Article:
Counties have been given until June 20 to compile registers of Sh141 billion worth of assets that belonged to the defunct local government to facilitate their transfer.
The devolved units were initially required by the Prof Karega Mutahi-led Inter-governmental Relations Technical Committee to verify and validate all assets under their jurisdiction as well as liabilities by Friday last week.
However, the committee, in correspondence seen on Sunday by the Nation, argues that the late publication of a legal notice spelling out modalities on how the process would be carried out necessitated the change.
“The committee formulated appropriate structures for gazettement. These structural modalities were approved by the Independent Electoral and Boundaries Commission on September 28, 2016, and again confirmed by the same institution at a meeting on February 21, 2017,” said Prof Mutahi in a letter to governors.
“The committee, regrets, however, that due to factors beyond its control, the actual gazettement of this process took longer than expected,” he adds in the letter copied to Deputy President William Ruto, Council of Governor’s chair Peter Munya and Devolution CS Mwangi Kiunjuri.
VALIDATION OF ASSETS
“The relevant Kenya gazette notice was published on February 27, 2017, and signed by the Devolution CS. Our initial plan was that it was expected that the verification and validation of all assets would be completed by March 31…following the late publication of the legal notice, these dates have now been revised.”
Prof Mutahi, in the letter, directed all County Assets and Liabilities Committees to complete their respective registers by June 20.
He further called on counties that had not established such committees to do so, promising to follow it up with their respective governors.
These committees mainly comprise chairpersons appointed by governors, county commissioners, county assembly clerks, representatives from the National Lands Commission, the Ministry of Lands, Treasury and an officer from the Internal Audit Services department.
Once the county committees are established by the governors, 423 persons in total, the IGRTC will conduct an intensive induction course for all and the work is expected to start immediately thereafter, said Prof Mutahi.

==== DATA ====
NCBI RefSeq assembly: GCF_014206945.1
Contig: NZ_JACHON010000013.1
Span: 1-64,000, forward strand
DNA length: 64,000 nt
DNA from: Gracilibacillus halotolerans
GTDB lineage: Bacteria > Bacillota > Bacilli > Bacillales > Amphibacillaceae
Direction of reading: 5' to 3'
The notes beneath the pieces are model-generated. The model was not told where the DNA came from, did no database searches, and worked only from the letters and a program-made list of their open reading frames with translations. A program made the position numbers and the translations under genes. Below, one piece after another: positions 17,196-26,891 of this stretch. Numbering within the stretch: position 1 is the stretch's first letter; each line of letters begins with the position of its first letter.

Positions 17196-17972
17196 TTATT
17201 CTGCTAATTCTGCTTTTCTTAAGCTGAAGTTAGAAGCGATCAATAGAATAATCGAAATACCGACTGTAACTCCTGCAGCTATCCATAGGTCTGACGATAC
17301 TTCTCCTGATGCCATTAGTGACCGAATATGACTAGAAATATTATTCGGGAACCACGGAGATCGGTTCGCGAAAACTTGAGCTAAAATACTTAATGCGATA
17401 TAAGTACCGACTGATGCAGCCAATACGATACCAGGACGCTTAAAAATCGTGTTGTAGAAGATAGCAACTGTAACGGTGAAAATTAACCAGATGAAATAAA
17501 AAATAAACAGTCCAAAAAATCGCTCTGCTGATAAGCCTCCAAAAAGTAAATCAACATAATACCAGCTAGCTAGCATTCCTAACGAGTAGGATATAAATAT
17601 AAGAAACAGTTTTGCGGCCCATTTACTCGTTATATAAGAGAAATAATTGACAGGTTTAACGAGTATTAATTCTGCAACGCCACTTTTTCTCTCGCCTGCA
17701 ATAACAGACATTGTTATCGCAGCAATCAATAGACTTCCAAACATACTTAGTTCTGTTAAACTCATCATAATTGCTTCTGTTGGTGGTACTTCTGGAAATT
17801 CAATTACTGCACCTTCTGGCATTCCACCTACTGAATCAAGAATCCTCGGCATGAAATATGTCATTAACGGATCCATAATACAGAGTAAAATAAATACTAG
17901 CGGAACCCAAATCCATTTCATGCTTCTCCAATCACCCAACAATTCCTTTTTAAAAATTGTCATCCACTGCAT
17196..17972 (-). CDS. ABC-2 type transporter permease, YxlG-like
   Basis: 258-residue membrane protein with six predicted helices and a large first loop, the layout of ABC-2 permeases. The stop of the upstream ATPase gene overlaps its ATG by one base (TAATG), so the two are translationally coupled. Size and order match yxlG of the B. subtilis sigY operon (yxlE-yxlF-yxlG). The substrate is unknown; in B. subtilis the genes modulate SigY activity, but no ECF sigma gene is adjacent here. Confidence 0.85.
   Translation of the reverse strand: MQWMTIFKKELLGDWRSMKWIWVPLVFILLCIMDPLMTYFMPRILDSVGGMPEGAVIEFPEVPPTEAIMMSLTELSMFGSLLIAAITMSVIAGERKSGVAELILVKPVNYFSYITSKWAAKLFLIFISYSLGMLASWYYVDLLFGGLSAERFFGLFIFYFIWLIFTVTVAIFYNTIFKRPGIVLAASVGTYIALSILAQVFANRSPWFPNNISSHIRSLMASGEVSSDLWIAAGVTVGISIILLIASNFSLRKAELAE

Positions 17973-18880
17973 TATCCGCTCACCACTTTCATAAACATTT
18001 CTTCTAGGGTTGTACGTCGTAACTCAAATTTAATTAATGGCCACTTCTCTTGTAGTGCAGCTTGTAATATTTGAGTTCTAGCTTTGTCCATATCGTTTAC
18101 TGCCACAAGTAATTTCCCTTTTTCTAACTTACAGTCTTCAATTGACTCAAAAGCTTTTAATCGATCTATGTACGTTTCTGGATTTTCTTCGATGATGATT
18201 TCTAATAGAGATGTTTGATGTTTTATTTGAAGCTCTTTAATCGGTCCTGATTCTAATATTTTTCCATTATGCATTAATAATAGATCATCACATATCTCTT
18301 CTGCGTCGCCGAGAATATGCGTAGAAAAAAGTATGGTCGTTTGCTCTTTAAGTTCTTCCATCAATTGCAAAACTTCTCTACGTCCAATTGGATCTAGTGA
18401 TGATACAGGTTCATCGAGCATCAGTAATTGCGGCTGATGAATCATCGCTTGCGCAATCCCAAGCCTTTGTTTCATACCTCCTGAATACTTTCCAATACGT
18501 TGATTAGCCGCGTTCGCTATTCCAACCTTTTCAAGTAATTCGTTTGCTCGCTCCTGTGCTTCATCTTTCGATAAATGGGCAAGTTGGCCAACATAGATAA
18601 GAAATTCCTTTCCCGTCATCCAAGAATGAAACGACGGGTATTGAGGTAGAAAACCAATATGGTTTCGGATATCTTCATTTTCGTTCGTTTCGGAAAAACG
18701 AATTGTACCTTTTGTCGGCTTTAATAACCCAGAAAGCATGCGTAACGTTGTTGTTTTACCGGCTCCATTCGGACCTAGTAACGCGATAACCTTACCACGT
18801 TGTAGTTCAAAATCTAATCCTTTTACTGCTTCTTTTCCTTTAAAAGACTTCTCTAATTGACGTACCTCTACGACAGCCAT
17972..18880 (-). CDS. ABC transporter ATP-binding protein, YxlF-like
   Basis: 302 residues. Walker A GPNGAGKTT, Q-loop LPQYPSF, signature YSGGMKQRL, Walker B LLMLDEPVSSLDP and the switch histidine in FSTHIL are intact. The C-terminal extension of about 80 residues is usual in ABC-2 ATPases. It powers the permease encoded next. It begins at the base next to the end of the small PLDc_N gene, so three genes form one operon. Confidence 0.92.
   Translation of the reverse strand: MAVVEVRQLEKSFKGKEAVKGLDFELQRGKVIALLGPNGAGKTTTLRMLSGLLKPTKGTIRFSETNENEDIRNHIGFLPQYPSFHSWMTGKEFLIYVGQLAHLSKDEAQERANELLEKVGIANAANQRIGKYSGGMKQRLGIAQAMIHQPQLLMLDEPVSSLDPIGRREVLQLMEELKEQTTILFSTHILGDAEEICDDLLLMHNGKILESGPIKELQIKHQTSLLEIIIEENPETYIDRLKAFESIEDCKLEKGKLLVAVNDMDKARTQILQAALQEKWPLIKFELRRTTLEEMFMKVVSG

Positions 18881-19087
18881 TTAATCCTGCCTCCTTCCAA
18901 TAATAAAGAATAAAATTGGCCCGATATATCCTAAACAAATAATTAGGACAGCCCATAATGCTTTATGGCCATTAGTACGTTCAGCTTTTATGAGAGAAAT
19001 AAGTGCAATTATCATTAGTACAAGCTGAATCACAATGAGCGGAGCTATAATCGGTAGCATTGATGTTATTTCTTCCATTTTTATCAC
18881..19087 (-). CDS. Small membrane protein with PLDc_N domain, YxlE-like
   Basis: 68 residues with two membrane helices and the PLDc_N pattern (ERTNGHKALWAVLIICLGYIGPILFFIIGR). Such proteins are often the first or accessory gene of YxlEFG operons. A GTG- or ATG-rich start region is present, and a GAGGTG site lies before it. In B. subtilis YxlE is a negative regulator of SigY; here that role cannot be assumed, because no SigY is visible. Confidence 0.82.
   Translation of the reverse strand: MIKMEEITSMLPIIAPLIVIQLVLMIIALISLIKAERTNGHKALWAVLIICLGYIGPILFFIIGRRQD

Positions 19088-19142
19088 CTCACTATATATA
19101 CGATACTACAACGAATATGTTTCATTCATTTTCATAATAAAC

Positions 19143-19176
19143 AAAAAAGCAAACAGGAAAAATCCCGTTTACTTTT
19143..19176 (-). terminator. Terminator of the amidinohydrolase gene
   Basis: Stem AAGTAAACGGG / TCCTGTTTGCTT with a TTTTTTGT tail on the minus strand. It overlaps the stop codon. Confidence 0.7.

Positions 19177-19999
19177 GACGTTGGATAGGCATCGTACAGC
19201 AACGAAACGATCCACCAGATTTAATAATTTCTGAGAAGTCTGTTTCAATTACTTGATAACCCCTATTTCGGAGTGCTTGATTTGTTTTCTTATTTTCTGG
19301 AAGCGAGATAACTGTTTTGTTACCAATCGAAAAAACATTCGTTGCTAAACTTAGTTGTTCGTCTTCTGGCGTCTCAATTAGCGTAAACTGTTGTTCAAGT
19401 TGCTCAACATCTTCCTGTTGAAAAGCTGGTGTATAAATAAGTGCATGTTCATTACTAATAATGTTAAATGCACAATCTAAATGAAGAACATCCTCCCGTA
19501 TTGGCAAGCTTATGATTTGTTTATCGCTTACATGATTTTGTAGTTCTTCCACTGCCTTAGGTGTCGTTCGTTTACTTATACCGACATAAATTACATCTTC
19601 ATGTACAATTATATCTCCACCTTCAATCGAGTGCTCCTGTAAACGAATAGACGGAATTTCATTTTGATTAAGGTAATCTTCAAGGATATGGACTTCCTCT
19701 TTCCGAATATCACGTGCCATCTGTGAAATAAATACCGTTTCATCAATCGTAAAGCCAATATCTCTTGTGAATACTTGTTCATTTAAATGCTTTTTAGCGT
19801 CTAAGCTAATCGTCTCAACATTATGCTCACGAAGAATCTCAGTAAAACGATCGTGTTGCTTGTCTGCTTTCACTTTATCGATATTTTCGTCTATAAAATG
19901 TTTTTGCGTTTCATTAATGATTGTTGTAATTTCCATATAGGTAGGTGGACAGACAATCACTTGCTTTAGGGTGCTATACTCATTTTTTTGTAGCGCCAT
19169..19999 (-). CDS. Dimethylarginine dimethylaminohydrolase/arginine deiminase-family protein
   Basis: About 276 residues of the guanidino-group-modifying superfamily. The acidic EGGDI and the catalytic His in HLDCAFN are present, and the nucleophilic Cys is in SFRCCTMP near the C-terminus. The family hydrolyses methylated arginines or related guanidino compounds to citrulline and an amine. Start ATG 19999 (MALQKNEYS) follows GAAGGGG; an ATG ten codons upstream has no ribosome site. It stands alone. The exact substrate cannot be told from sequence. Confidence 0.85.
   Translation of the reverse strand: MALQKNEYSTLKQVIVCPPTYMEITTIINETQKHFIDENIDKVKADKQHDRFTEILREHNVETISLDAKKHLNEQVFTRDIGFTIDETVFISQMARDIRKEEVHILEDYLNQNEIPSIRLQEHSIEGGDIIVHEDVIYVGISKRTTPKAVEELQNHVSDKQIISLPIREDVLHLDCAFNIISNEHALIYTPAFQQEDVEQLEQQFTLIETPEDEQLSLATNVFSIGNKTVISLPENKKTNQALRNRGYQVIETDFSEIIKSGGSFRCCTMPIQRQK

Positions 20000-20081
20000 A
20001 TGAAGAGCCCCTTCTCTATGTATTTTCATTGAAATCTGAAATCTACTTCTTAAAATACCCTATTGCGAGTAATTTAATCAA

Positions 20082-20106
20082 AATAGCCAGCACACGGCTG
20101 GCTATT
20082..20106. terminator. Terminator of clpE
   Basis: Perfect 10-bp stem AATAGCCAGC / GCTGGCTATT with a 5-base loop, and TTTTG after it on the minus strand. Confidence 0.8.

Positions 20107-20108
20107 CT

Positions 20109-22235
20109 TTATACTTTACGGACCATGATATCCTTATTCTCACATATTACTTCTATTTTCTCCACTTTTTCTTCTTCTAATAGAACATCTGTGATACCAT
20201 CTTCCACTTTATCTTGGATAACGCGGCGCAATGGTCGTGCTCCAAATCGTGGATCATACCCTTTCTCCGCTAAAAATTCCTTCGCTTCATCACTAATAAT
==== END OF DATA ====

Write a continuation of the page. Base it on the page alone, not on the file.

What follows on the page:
“IGRTC reiterates that the completion of the vital countrywide exercise is long overdue hence the need to move fast … It is our hope that with the cooperation of all key parties, the exercise will be concluded as phase one by June 20,” he added.
He spoke as the Council of Governors (CoG) piled pressure on the committee to expedite the process.
“We are aware that the IGRTC, in collaboration with other stakeholders, is spearheading this exercise and we demand that the same be expeditiously concluded,” CoG chairman Peter Munya, who is also the Meru Governor stated last week in Nairobi at the launch of the policy on devolved system of government.
“This task force must put in place a sustainable framework for both the transition and the management of assets and liabilities,” Mr Munya said.
The IGRTC took over all the residual functions of the defunct Transition Authority (TA) following the expiry of its tenure. The authority was chaired by Mr Kinuthia Wamwangi.
The committee is now required to validate, verify and transfer all assets belonging to the defunct local authorities to the respective 47 county governments based on but not limited to the exit reports prepared by TA.
It was further required to verify and validate all the liabilities amounting to Sh1.69 billion belonging to the defunct authorities and develop appropriate settlement options to guide their liquidation.
A report by the TA shows that the defunct councils left behind Sh141 billion worth of assets, including over 7,000 vehicles as well as 40,815 parcels of land.
Liabilities, on the other hand, amount to Sh62 billion as of March 2013.
The liabilities yet to be transferred include payments to suppliers and servicing of bank loans.
On Sunday, Mr Wamwangi in an interview, welcomed the decision to extend the deadline, describing it as timely.
“The decision is quite in order. I totally associate myself with what the IGRTC is doing. They are truly on the right track,” he said.
Nairobi County is among the regions that have already developed an assets register as well as an assets management system and is in the process of digitising it.